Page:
I wanted to write something about this, but the opportunity didn’t come until late summer of 2008. I had been writing for The Washington Post Sunday Magazine, and my editors there had mentioned this program called the Human Terrain System that had been getting some press. It had rolled out its first team in ‘07, and a year later nobody had done a deep look at what it was.
About a month or so into my reporting, Paula got attacked. It struck me as an utterly unprecedented kind of attack. There had been a couple of other Human Terrain team members killed, one in Iraq and one in Afghanistan, but both were killed in explosions where they were clearly not the intended targets. This one was so personal. It just didn’t seem like a regular Taliban attack to me. Afterward, at least one story I read said that the Taliban set women on fire all the time, which is not true. It bothered me that journalists, and certainly the leaders of the program, were willing to attribute any kind of bad act to the Taliban when the whole point of the program was to get below that and really understand violence in Afghanistan. Violence in Afghanistan is complicated, and it’s not all about the Taliban.
How has this kind of systematic effort to utilize cultural intelligence not been a part of the American military at least since Vietnam? It’s unbelievable. And perhaps what’s more unbelievable is that, given how problematic this program has been, this whole idea may now be buried for another 30 years. The problem with the lessons learned in Vietnam was that the ultimate failure of the American effort there made a lot of people, particularly in the Army, bury their heads about this kind of stuff. For that reason, we lost a lot of ground. And cultural knowledge is one of the places where we lost it most.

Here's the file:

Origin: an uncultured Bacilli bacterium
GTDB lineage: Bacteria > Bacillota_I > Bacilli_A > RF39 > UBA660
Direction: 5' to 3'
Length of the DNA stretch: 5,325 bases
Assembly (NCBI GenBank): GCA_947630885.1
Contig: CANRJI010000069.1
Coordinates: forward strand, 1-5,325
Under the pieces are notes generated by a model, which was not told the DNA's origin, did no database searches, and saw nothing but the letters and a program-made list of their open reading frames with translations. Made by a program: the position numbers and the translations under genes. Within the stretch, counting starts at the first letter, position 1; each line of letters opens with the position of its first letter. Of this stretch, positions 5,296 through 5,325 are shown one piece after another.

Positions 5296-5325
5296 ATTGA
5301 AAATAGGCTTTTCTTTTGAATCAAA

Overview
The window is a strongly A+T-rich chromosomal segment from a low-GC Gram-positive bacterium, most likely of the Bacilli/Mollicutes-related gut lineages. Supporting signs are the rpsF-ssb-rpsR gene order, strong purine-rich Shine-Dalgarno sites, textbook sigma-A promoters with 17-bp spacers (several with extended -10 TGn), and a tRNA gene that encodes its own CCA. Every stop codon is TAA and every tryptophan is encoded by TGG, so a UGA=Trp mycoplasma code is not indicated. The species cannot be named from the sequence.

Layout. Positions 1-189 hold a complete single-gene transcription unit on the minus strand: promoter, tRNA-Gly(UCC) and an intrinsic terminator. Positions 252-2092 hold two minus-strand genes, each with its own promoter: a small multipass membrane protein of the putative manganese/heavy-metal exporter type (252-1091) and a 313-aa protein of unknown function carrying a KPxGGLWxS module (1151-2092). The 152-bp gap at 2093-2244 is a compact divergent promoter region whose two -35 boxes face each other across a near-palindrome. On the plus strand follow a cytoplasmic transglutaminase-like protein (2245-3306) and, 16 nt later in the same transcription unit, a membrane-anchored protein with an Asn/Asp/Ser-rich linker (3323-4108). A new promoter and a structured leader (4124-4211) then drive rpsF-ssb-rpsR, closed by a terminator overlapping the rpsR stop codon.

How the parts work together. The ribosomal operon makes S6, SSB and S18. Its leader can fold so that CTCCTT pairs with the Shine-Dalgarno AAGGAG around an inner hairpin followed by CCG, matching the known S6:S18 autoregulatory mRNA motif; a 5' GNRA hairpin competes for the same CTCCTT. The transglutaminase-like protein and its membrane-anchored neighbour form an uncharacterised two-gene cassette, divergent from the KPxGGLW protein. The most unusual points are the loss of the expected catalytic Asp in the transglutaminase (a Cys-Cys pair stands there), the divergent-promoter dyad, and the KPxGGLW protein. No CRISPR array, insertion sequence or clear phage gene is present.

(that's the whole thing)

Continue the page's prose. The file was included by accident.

There were programs like this in Vietnam and they ran into a lot of the same problems. To me, the more interesting question is that, all these years later, when intelligent people tried to build a program like this, why did they repeat so many of the mistakes of the Vietnam era? The programs that were created in Vietnam that involved social science were exceedingly controversial among academics, as was the Human Terrain System; they had the same kind of problems about overlapping with intelligence. They raised the same basic questions that we still haven’t answered, such as how do you do this well and respectfully and ethically? Can you? I just don’t think you can start learning about Afghanistan in the middle of a war. But on some very basic level, a lot of people in the hierarchy of the Army think language and culture are not important.
What is the future of the Human Terrain System? It sounded like it was an embarrassment in a lot of ways. It’s both an embarrassment and, for some, a weird kind of triumph. There was an Army investigation into allegations of mismanagement and fraud in the program—inflating time cards and accusations of racism and sexual harassment within the training program. Congress is reportedly discussing cutting its funding. Because this program hasn’t worked well, the temptation for Congress is to throw the baby out with the bathwater. That’s a difficult thing to change. How do you train soldiers for every country in the world? What are we going to do, train everybody in Chinese? Okay, then we’re going to have a war in Syria.